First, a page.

2012 Election, Herman Cain, Journalism, Political Correctness, Racial Politics, Rick Perry, Smear, Smears, Washington Post
The Washington Post set some new sort of record for opportunistic associative campaign smear reporting, by proceeding to headline a story informing its readers at length that Rick Perry hunted deer and entertained guests at hunting camps belonging to family and friends located in rural spot, known locally decades ago as “N-word-head.”
Wikipedia identifies the origin of such toponyms and mentions their date of extinction on official US maps.
In several English-speaking countries, Niggerhead or nigger head is a former name for several things thought to resemble a black person (“nigger”)’s head.
The term was once widely used for all sorts of things, including products such as soap and chewing tobacco, but most often for geographic features such as hills and rocks. In the U.S., more than hundred “Niggerheads” and other place names now considered racially offensive were changed in 1962 by the U.S. Board on Geographic Names.
Nor did “N-word-head” survive as the name of the area in which the Perry and Reed families’ hunting camps were sited. At some unknown point in the past, again decades ago, someone unknown removed and painted over the sign once identifying a rural Texas location by that name.
The Post obviously had no reason to believe that either Rick Perry, or any member of his family, had named the area “N-word-head.” The Post had no reason to believe that Rick Perry, or any member of his family, had erected a sign consisting of a rock with the “N-word-head” name painted on it. The Post had no reason to attribute any kind of meaningful responsibility for the existence or use in the distant past of that toponymic expression to Rick Perry at all. But associating a conservative Republican presidential candidate with the N-word, even so tangentially, is a way of flinging a big handful of mud at him, and who knows? Some of it might get into some voters’ heads and actually stick.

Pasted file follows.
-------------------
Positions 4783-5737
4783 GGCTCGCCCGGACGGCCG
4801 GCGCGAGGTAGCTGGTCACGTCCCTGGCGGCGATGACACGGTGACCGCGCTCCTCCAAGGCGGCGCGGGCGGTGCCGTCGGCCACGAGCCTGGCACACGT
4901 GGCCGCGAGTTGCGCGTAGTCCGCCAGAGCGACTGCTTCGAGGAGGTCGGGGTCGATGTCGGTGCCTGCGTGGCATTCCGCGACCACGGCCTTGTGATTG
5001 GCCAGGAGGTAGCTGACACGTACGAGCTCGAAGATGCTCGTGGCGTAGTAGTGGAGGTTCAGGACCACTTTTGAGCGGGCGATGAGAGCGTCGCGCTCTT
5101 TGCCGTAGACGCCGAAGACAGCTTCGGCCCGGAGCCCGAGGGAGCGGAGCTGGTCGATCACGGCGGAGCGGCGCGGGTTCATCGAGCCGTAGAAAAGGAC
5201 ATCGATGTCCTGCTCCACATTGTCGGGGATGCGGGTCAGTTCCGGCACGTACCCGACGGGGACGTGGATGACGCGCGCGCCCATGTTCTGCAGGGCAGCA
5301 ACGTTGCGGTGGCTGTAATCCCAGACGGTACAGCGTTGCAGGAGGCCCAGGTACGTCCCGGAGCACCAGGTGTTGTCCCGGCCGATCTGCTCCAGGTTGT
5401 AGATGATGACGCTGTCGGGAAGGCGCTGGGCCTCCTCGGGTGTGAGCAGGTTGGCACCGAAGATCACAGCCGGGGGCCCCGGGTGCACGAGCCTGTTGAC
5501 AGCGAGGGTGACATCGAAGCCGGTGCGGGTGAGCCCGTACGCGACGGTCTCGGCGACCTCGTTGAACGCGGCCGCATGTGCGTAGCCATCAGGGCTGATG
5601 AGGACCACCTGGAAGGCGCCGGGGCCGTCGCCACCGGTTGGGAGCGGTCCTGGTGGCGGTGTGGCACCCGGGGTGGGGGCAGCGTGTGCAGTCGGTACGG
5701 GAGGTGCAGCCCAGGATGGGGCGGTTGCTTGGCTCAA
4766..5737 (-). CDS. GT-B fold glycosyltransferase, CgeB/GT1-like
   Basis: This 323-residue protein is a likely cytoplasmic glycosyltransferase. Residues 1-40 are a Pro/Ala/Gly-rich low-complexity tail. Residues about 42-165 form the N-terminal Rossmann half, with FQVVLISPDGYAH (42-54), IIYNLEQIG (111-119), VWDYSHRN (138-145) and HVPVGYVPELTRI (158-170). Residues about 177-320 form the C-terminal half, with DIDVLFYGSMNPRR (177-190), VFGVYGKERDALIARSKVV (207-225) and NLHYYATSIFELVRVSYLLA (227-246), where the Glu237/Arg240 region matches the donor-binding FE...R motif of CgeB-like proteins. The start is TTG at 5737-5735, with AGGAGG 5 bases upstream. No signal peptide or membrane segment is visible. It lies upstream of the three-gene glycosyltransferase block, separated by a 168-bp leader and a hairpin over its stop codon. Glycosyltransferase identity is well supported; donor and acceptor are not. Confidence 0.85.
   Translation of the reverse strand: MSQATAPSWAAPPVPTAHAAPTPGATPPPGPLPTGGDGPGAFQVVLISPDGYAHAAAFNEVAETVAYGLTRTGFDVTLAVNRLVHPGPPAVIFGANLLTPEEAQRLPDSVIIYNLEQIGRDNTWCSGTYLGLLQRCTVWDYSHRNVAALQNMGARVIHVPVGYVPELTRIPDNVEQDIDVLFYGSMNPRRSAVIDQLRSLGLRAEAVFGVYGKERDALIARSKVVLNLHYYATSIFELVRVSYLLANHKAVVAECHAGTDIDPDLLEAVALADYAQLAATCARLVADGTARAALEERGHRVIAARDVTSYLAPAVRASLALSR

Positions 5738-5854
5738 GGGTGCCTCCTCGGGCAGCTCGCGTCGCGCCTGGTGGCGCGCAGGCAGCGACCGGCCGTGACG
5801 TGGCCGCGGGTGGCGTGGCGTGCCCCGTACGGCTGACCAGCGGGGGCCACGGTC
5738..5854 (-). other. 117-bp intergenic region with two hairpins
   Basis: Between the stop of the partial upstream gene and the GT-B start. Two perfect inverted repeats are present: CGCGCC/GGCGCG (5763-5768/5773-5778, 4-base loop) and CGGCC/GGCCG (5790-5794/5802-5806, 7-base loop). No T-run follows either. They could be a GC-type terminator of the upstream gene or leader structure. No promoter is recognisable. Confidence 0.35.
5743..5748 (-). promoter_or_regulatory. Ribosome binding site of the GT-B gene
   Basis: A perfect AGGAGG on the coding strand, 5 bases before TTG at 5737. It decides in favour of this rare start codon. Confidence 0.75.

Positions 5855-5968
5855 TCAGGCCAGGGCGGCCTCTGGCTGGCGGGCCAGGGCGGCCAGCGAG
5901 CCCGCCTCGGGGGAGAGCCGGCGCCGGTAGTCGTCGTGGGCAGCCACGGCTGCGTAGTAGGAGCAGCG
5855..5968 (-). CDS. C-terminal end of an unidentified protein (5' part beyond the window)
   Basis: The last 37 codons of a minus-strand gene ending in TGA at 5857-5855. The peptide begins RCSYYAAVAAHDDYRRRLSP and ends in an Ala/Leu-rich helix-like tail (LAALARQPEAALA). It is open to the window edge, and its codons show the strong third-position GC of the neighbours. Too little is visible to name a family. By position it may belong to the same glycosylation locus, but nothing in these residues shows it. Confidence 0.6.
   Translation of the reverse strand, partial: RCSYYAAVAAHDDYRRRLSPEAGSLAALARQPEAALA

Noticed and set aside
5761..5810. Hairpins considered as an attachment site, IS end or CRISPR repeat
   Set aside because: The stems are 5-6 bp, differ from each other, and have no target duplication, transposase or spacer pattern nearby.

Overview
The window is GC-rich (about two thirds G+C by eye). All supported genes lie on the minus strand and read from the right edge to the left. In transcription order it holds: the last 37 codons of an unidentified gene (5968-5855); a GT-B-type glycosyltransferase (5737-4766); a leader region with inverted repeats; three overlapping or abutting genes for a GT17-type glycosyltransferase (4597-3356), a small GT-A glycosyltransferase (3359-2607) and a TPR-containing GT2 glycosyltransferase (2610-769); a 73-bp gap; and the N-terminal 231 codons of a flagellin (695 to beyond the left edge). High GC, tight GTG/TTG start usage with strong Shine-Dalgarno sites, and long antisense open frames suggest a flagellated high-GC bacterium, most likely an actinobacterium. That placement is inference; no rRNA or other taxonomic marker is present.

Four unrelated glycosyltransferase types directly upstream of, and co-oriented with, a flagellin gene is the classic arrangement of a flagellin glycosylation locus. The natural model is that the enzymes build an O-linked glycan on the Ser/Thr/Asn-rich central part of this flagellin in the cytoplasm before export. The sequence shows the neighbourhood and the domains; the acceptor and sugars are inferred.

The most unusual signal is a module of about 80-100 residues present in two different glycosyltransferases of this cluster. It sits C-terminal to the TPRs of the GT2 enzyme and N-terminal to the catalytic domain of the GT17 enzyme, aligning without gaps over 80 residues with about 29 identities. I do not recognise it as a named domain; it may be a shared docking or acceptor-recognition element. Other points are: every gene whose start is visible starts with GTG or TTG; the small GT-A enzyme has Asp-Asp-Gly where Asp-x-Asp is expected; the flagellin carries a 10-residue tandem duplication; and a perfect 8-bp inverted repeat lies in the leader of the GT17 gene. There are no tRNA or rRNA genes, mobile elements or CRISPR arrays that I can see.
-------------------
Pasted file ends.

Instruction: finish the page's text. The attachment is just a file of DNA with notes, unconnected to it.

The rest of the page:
As an example of political opposition politics, or of journalism, this kind of thing is about as unethical, low, underhanded, cowardly, and despicable as you can try to get away with. I notice that the reptiles and invertebrates that wrote this contemptible story did not even sign their names to it, and I’m not surprised.
Herman Cain dramatically diminished my liking and respect for his candidacy yesterday by jumping right in and trying to make hay by using this bilge. Screw him.